In this age of experts people look to “specialists” for quick and easy answers.

For many years, magazine writers, newspaper columnists, sales managers, preachers, and others have tried to apply the conclusions of psychology to a variety of human problems.

Perhaps millions of people follow the teachings of these “popularizers” and uncritically accept their conclusions on how to rear children, have a better marriage, cope with depression, mature spiritually, get along with people, succeed at work, or have a more satisfying sex life. Many others attend self-help groups to help one another stop drinking, lose weight, adjust to widowhood, prepare for surgery, or cope with cancer. Most people fail to realize that the advice they receive often deviates considerably from the established findings of scientific psychology.

Professional counselors often marvel at these popular approaches to problem solving. Sometimes they criticize or dismiss them as simplistic, potentially harmful, and unimportant. Yet scientific evidence shows these movements, including Christian nonprofessional approaches, are exploding in number, variety, and acceptance. Popular psychologies can be divided into three categories: self-help groups, popular writings, and popular speakers. We will examine the common elements, appeal, and message of these systems.

The Popular Self-Help Groups

The term “self-help group” is widely used but somewhat misleading because these groups really consist of people who meet for “mutual aid.” Such groups are characterized by compassion, an attitude of acceptance, common needs and experiences, self-reliance, informality, similar beliefs, hope, and a desire to help others. Frequently, the participants resist what they view as the cold, ineffective, and expensive influence of professional counselors. In short, these groups embody a basic principle for meeting stresses: people must help one another in times of need.

Although the secular world widely accepts the self-help, mutual aid group, several writers have argued that the movement began in the Judeo-Christian tradition. The New Testament repeatedly instructs us to encourage, support, pray for, teach, comfort, care for, and otherwise help one another. Early Wesleyans met in small, mutual-support groups, and the controversial Oxford Movement of the last century clearly was a religious phenomenon. The Oxford Movement probably led to one of the most effective and best known of the self-help groups, Alcoholics Anonymous, which still has strong religious overtones. More overtly Christian groups such as Bible study, prayer, and sharing groups have grown up in neighborhoods, schools, business offices, and churches throughout North America.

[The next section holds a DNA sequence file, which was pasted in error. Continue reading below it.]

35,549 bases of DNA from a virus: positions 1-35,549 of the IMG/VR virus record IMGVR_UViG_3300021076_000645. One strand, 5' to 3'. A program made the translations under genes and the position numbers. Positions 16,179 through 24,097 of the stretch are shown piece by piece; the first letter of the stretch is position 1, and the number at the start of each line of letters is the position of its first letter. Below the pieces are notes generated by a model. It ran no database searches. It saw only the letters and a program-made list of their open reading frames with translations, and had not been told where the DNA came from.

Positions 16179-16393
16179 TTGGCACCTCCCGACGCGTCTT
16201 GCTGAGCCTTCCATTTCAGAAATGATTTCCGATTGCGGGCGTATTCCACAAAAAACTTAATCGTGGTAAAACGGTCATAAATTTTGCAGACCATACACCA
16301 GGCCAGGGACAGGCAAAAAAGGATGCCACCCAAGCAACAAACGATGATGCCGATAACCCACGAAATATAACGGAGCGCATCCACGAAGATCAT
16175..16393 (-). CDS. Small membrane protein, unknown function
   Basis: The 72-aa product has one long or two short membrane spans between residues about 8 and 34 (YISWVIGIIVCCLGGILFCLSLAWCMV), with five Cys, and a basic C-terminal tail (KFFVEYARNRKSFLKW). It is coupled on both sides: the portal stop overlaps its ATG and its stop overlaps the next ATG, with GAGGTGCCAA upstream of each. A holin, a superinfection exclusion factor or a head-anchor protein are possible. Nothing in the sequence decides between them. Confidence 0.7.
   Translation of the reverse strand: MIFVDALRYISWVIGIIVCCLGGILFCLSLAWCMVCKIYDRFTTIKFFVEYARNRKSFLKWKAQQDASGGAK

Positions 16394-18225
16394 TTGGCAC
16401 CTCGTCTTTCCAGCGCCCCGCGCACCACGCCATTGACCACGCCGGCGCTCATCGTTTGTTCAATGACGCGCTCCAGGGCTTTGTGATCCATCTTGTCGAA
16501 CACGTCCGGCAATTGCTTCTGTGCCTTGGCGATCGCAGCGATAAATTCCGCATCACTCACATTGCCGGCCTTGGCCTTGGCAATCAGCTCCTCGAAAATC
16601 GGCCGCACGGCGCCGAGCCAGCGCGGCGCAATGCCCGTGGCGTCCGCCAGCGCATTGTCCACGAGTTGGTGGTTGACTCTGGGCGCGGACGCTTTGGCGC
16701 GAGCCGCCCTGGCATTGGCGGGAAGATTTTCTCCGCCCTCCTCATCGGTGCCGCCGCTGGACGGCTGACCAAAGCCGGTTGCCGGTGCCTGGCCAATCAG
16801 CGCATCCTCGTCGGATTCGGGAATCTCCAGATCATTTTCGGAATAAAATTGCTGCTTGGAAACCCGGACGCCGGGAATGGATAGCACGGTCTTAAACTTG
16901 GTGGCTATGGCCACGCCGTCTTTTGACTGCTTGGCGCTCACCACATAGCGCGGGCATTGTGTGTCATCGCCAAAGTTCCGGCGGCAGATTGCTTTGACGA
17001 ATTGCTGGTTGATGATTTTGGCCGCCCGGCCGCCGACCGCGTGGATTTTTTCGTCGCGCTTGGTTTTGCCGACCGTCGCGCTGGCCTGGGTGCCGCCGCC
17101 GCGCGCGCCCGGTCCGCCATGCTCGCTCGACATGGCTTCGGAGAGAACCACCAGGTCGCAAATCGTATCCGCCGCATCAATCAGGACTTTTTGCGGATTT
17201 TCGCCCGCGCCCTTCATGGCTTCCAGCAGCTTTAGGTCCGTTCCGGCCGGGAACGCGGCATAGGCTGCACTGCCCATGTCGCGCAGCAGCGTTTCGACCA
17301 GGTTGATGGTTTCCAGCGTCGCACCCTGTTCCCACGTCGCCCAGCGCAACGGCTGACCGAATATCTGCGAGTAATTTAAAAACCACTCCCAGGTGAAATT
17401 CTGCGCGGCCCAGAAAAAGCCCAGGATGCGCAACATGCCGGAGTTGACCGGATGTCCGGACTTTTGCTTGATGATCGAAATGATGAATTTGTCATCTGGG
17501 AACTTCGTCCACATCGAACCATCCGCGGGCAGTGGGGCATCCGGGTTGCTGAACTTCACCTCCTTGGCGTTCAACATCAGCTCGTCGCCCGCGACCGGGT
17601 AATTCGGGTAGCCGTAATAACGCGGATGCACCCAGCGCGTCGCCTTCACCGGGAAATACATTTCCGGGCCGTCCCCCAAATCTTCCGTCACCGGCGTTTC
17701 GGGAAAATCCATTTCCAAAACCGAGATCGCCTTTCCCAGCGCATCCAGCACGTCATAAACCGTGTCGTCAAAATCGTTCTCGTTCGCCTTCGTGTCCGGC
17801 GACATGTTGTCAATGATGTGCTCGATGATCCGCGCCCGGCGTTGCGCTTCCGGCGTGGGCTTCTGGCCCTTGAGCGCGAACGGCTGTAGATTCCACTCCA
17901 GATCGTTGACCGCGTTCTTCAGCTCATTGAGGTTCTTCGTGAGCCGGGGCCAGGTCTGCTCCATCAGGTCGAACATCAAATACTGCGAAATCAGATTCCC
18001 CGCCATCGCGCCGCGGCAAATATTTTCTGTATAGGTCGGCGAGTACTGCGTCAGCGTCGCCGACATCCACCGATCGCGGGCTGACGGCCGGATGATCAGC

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Professional counselors, including Christians, have not always accepted these groups with enthusiasm. While the groups can be beneficial, they may discourage or prevent people from getting needed professional help. They also may encourage unhealthy dependence on other group members, fragment the society as each group “does its own thing,” or pressure people who fail to improve in spite of their involvement in the group. Of more serious concern, Christians should consider whether these groups (including some Christian groups) foster a self-centered philosophy that looks to the human resources of a group, rather than Christ, to meet all of one’s needs.

In spite of these criticisms, however, the groups continue to spread. Time will tell whether they are a passing fad, or a return to the old attitude of people helping people.

The Popular Self-Help Writings

Many people look to books and magazines to help them cope with the stresses of life. Bestseller lists often include books that offer easy answers and “never-fail” formulas for asserting oneself, building a better marriage, succeeding in life, losing weight, finding lasting happiness, and solving a variety of problems. The catchy titles sometimes blatantly promise immediate success.

In a survey of 70 of these books, one psychologist concluded recently that self-help authors frequently lead readers to expect that change is possible and likely to occur, imply that every problem has a solution, help readers identify and elaborate problems, reassure readers that their problems are common and not abnormal, provide easy approaches to problem solving, and provide a new language for organizing and explaining behavior. Words such as “pathological” or “abnormal” are eliminated and replaced with less threatening concepts such as “games people play,” “biorhythms,” and “erroneous zones.”

Self-help books and articles especially appear to reassure and help those well-adjusted readers who can analyze their problems somewhat objectively, and who can personally commit and discipline themselves to apply self-help principles.

Unfortunately, not all consumers of self-help advice fit this description. Those who don’t are probably confused rather than helped. For at least four reasons, self-help books can be dangerous:

Simplistic Assumptions. Life is complicated and human problems rarely have simple solutions, but self-help writers seldom say so. Many imply that solutions to life problems can come quickly and easily by following a simple recipe. In a widely read Christian book on depression, for example, the author writes, “of one thing I am confident, you do not have to be depressed.… I am convinced that by using the formula in this book, you can avoid ever being depressed again.” Such promises are misleading, grossly simplistic, and potentially harmful. They discourage people from seeking needed counseling help and arouse guilt, discouragement, and bewilderment when the formulas do not bring the promised prolonged relief.